See you on the march! (The language of protests)

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by Kate Woodford

On September 20th, four million people across the globe expressed their concern and anger about climate change by demonstrating (=gathering or walking in a public place to show their opinion). We thought this a good time to look at the language of demonstrating.

First up, the verb protest is a synonym for ‘demonstrate’: Employees are protesting against the cuts. In US English especially, ‘protest’ is often used transitively: Students protested the laws. A phrase that is frequently used, especially in newspapers, to mean ‘protest’ is take to the streets: Millions took to the streets in the largest environmental protest in history. Continue reading “See you on the march! (The language of protests)”

Flaring up or bubbling over? Phrasal verbs to express emotions, part 2.

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by Liz Walter

My last post was about phrasal verbs and prepositional verbs connected to sadness and happiness. This post will look at some other emotions.

Let’s start with anger. If someone suddenly becomes angry, we can say that they flare up. Blow up is similar and often describes an even angrier outburst. We use the preposition at if that anger is directed at a particular person: Continue reading “Flaring up or bubbling over? Phrasal verbs to express emotions, part 2.”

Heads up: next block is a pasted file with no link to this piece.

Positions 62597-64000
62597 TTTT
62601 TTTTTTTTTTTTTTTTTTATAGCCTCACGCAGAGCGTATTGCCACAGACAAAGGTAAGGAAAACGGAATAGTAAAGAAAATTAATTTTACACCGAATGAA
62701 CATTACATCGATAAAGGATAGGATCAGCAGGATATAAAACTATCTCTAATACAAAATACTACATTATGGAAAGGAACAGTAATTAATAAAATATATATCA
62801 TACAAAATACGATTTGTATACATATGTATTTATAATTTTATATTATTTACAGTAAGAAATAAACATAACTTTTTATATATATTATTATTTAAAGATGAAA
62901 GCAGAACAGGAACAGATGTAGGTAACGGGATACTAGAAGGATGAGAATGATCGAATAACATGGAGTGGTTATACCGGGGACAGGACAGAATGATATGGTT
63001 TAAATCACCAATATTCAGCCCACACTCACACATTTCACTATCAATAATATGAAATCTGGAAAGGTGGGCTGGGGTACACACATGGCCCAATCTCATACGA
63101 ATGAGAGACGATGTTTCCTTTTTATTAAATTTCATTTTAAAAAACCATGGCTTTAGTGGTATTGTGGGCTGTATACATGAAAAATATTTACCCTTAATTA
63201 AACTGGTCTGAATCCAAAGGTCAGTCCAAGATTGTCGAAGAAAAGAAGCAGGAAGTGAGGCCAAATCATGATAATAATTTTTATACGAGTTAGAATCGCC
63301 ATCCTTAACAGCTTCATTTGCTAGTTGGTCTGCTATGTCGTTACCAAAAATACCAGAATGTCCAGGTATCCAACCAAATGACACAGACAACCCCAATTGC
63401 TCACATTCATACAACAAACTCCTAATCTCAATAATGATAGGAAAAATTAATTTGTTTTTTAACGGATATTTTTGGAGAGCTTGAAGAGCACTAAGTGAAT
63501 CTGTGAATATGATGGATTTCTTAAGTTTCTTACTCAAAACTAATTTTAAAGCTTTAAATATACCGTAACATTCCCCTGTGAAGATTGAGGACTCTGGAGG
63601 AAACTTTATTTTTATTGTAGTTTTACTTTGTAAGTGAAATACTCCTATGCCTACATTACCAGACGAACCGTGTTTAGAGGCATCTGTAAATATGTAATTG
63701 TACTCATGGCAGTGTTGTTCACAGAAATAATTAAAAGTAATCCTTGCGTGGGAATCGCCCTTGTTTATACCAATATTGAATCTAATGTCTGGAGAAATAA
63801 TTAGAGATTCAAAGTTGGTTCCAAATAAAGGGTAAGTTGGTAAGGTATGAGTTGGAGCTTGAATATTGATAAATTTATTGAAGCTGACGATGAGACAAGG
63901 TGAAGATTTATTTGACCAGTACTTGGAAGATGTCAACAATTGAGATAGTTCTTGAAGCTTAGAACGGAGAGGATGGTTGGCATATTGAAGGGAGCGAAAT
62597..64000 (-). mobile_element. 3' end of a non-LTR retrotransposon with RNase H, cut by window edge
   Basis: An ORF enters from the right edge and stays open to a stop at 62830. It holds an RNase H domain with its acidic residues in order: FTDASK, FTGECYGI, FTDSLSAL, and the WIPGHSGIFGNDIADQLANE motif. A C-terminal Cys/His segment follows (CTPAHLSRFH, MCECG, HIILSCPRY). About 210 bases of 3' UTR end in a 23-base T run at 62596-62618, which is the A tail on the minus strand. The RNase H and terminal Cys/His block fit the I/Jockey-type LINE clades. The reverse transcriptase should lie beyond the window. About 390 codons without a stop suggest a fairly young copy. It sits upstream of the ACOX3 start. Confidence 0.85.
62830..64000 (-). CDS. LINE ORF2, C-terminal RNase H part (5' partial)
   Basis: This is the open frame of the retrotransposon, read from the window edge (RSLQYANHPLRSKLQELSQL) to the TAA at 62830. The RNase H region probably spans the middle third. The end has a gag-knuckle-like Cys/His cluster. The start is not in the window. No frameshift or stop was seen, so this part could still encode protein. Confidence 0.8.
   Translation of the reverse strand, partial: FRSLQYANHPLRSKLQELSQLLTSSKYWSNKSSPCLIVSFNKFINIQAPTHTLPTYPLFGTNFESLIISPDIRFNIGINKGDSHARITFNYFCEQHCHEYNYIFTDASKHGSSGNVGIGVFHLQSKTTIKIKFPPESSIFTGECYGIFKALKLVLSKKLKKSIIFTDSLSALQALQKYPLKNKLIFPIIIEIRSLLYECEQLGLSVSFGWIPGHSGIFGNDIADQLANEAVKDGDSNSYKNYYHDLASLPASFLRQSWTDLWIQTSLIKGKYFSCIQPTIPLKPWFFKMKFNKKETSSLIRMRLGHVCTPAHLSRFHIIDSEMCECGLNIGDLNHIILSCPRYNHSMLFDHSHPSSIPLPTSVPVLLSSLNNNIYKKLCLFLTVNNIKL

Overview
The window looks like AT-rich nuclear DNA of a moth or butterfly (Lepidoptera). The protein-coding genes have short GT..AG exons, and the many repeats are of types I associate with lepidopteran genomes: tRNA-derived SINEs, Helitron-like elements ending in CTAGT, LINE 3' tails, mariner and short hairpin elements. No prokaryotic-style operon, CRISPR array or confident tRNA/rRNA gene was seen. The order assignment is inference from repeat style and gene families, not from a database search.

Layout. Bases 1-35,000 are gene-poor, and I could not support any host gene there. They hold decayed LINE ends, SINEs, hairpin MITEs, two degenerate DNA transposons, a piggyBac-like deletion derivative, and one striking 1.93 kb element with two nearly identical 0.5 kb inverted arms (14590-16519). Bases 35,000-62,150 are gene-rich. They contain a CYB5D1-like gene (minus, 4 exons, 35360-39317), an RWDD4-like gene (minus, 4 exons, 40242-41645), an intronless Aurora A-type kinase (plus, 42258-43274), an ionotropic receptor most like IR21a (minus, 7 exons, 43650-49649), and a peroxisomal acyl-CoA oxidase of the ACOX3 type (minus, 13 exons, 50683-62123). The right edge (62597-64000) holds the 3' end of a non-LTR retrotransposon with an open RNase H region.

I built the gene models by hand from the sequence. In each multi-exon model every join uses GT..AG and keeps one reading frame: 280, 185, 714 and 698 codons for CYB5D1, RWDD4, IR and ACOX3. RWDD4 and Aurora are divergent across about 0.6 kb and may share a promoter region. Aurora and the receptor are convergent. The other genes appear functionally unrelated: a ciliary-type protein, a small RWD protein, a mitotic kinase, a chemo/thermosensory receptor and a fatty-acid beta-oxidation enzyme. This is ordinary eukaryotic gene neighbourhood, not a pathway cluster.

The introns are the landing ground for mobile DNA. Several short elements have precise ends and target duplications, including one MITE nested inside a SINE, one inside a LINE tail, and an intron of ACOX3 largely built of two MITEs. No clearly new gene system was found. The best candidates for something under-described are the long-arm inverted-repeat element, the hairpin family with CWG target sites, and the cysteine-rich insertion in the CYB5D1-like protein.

Weighed down or perking up? Phrasal verbs to express emotions, part 1

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by Liz Walter

Phrasal verbs are a very important part of English (even if students hate them!) and I have written several posts explaining useful ones. I realised recently that there is a surprisingly large number of phrasal verbs and prepositional verbs relating to emotions. Today I am going to concentrate on happiness and sadness. My next post will cover some other emotions, and a final post will present a selection of phrasal verbs for talking more generally about emotions. Continue reading “Weighed down or perking up? Phrasal verbs to express emotions, part 1”

Couch potatoes and peas in a pod: more food idioms

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by Kate Woodford

Last month, we looked at idioms featuring words for sweet items of food. Changing the order in which we usually eat food, (savoury, then sweet), we’re now focusing on idioms that feature words for savoury (UK)/savory (US) food. Continue reading “Couch potatoes and peas in a pod: more food idioms”

Eggs are in aisle 3: the language of supermarket shopping

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by Liz Walter

Food shopping is something that nearly all of us do, and it is the kind of basic topic that is often quite difficult in another language. This post looks at some words and phrases you might need if you go to a supermarket in an English-speaking country. Note that — as so often with everyday language —  there are lots of differences between UK and US vocabulary. Continue reading “Eggs are in aisle 3: the language of supermarket shopping”